It was a surreal and life altering week. My wife was two days past our baby’s due date and we had just summited the mountain behind our house, in an attempt to induce labor, when I got the call from my brother; “Josh Pops died, he passed away this afternoon.” Two days prior a woman ran a red light and hit my father on his motorcycle. He was airlifted to the hospital where they induced a coma until they could stabilize him. Although he was in critical condition the doctors expected him to make a full recovery so it was a shock to everyone when he suddenly died.
The following morning after a false labor trip to the hospital I readied my things to leave for the airport and face the grueling sixteen hour flight from Seoul to Philadelphia but an hour before I was to leave my wife went into labor, for real this time, and we rushed to the hospital. I had never seen a baby born, save for the horrifying sex ed video I had to watch in middle school, and wasn’t quite sure what to expect. A few hours after we arrived at the hospital my wife was screaming bloody murder every few seconds. Long, shrill, piercing, cries that sent shivers down my spine. I wasn’t able to understand the nurses’ rapid fire Korean but took comfort in the fact that they seemed to be calm. When I asked my wife what the nurse said and if everything was alright she told me, in Korean the language she uses when most incensed, to shut up. For some reason I thought the screaming and agony was something that only happened in movies or in a time before modern medicine.
Three hours later I was asked to wait in the hallway. I sat by the door of her room in my scrubs listening intently but heard only screams. I started to panic. Oh man this doesn’t seem normal what if something is wrong? Maybe they tried to tell me something was wrong but I didn’t understand. Damn it! I should have been more diligent with my Korean studies. Oh no why did another nurse go into the room? Why is that nurse behind the counter on the phone? Is that concern on her face or just boredom? What if the baby is deformed or a Siamese twin or something…no, no they would have caught that on a sonogram…get ahold of yourself man!
My panicked thoughts were cut short by the nurse motioning for me to come back into the room. The doctor handed me the scissors, I cut the cord and the baby was placed on my wife’s stomach. I had been nervous for months about seeing my son for the first time. I was afraid I might see him and feel nothing or that he would be hideously ugly and I’d have to pretend for the rest of my life he wasn’t. I wondered if I could love an ugly child. The last sonogram we had increased my worries as it appeared he had the bulbous nose of an eighty year old alcoholic. The moment I saw him every last fear disappeared and was replaced by awe and intense love. I stayed two more days with my wife and baby before I had to fly back for my father’s funeral.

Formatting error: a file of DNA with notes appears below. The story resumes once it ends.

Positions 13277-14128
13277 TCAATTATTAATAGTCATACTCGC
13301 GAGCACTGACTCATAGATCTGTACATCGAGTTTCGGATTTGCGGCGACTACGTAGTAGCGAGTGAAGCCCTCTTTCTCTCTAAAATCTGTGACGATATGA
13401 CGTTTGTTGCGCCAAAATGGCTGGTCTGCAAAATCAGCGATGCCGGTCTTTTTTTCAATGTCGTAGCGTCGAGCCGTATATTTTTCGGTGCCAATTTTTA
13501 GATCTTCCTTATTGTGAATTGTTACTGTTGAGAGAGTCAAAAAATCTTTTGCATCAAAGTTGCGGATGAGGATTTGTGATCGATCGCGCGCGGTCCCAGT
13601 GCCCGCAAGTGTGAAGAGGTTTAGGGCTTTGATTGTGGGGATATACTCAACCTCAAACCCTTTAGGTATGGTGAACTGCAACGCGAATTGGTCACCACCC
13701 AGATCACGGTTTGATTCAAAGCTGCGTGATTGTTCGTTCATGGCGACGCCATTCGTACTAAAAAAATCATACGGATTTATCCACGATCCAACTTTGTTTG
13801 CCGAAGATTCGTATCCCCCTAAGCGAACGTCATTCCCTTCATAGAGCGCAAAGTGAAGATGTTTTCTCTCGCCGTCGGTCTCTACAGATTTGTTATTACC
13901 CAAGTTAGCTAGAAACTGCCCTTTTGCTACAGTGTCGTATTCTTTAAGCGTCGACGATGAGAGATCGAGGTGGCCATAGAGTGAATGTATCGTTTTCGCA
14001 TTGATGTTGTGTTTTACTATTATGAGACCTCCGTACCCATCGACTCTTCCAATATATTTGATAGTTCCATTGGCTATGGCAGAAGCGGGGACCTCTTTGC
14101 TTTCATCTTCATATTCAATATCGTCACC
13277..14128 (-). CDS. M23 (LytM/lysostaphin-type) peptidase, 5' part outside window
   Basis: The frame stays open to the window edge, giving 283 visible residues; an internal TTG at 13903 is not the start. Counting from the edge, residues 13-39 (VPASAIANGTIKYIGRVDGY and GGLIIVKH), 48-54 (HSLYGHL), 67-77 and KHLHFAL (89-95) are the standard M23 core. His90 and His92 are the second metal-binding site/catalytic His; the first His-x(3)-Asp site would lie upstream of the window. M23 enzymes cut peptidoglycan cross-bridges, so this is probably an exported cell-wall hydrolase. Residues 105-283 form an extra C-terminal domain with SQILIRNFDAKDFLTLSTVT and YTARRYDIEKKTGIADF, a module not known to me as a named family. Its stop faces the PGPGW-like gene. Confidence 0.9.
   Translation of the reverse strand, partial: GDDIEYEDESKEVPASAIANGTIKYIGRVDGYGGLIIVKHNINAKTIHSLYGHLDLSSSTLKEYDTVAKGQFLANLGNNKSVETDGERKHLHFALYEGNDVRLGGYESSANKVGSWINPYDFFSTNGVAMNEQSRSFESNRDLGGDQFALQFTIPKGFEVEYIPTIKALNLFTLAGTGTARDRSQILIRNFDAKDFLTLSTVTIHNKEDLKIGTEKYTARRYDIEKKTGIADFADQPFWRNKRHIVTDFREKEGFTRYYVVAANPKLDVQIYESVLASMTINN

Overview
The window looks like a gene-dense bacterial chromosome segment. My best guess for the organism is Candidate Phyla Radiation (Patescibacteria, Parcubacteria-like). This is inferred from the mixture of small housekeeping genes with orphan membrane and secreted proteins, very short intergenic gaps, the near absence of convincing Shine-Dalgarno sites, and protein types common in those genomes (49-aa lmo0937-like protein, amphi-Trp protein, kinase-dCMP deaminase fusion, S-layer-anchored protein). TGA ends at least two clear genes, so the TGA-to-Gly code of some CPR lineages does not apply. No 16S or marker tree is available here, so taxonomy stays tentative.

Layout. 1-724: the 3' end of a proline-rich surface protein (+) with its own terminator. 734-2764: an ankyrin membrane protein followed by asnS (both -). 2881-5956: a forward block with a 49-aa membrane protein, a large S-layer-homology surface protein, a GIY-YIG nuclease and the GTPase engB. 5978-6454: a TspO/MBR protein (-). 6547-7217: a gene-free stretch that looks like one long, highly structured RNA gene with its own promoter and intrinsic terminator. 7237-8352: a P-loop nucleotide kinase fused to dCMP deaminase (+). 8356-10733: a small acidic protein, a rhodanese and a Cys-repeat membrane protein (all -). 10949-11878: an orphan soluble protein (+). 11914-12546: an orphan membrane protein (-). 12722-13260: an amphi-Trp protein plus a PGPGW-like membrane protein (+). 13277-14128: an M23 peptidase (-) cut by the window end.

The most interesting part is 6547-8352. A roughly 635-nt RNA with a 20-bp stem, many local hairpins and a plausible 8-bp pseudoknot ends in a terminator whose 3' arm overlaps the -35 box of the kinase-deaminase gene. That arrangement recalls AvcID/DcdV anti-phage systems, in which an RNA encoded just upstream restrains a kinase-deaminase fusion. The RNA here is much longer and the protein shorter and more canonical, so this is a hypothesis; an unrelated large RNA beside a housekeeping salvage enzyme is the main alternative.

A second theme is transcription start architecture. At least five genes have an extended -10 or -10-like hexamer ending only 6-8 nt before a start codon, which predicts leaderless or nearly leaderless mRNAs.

After more than twenty five hours travel time I walked into my parents house and gave my mother a hug. I said hello to my brother and sister but beyond that it didn’t seem there were words to express our feelings. The next day around two hundred people showed up for my father’s memorial. There was a twenty one gun salute, bagpipes, taps on the trumpet and stories told by his friends and family. My remaining four days in the States were a whirlwind of family and friends stopping over at my parent’s house. Everyday ended the same; family and friends sitting around a chiminea on the patio sipping cocktails and talking about my father.
After another marathon journey, which lasted several hours longer thanks flying against the Jet Stream I was back at home with my wife and baby and it’s in the early hours of morning, or the late hours of the night, that silence seeps out of the cracks and corners slowly filling the room with an inexplicable numinous density. It’s here were I finally muster the courage to peer into the void of all that we’ll never do: the agains and the firsts, the debates and philosophical ramblings of beer buzzed kindred spirits illuminated by a flickering fire set to the soundtrack of crickets, the grandson he’ll never know, a town I know he would have loved, motorcycle rides, camp outs, and kayak trips.
The silence reminds me to remember the father who taught me all of the things a boy should know; how to count between the lightning and thunder, to pitch a tent, dove call, turn a blade of grass into a whistle, steer a canoe, about the Lena Lenape and where to dig for their arrowheads, cloud formations, plants, birds, trees, boxing, how to be a gentleman, that sometimes you have to fight but most if the time you should turn the other cheek, and the importance of family. I am reminded how later in life he taught me to not worry about what others think, that we all have to search for our own truth and do what makes us the happiest. It’s something I’ve lived my life by and what ultimately led me to the most fulfilling, and terrifying, experiences of my life.
As I watch my baby boy sleep in the early hours of the morning, or the late hours of the night, I hope I can be the father to him that my father was to me and pray I’ll be able to instill in him the love of nature, thirst for knowledge, and passion for living my father instilled in me. I can do nothing more than strive to be to my son what my father was to me: my hero, my father, and my best friend.
Columnist Joshua Lorenzo Newett is a novelist, entrepreneur, and English professor at The Korean Naval Academy in Jinhae, South Korea. Saving Bill Murray, his second novel, was recently published here.
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